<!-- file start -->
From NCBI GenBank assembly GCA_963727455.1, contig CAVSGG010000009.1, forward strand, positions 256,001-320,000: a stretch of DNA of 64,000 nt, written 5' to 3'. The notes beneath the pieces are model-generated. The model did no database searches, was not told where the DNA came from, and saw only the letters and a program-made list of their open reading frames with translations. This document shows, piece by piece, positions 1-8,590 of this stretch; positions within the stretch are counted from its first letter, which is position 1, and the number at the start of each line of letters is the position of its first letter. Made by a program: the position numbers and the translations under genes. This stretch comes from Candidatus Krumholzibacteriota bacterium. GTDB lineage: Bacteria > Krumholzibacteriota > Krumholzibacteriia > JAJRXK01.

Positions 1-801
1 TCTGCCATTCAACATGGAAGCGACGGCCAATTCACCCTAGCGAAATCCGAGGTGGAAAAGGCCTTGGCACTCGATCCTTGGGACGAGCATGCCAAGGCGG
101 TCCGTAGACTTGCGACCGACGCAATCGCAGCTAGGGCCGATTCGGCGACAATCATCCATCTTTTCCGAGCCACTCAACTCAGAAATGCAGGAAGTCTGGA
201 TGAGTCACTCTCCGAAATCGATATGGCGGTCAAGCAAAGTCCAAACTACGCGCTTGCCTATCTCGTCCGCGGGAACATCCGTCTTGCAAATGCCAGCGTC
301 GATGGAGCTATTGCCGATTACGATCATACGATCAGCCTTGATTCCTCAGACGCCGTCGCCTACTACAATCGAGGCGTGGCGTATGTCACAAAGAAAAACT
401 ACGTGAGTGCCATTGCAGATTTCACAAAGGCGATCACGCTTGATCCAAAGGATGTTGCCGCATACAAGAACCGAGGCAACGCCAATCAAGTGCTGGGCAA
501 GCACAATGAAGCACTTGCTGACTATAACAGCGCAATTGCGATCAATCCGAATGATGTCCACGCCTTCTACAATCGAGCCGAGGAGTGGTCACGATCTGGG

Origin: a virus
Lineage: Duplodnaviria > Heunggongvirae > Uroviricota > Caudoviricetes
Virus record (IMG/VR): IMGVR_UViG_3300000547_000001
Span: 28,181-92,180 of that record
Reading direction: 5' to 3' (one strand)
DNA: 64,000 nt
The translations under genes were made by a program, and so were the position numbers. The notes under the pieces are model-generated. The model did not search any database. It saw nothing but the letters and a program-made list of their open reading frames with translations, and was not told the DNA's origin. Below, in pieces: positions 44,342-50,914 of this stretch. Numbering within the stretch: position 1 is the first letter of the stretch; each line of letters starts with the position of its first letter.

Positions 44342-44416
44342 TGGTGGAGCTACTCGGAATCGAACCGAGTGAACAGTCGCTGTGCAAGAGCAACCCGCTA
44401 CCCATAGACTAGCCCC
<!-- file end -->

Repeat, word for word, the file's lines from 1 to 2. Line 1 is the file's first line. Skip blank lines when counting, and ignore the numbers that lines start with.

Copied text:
From NCBI GenBank assembly GCA_963727455.1, contig CAVSGG010000009.1, forward strand, positions 256,001-320,000: a stretch of DNA of 64,000 nt, written 5' to 3'. The notes beneath the pieces are model-generated. The model did no database searches, was not told where the DNA came from, and saw only the letters and a program-made list of their open reading frames with translations. This document shows, piece by piece, positions 1-8,590 of this stretch; positions within the stretch are counted from its first letter, which is position 1, and the number at the start of each line of letters is the position of its first letter. Made by a program: the position numbers and the translations under genes. This stretch comes from Candidatus Krumholzibacteriota bacterium. GTDB lineage: Bacteria > Krumholzibacteriota > Krumholzibacteriia > JAJRXK01.

Positions 1-801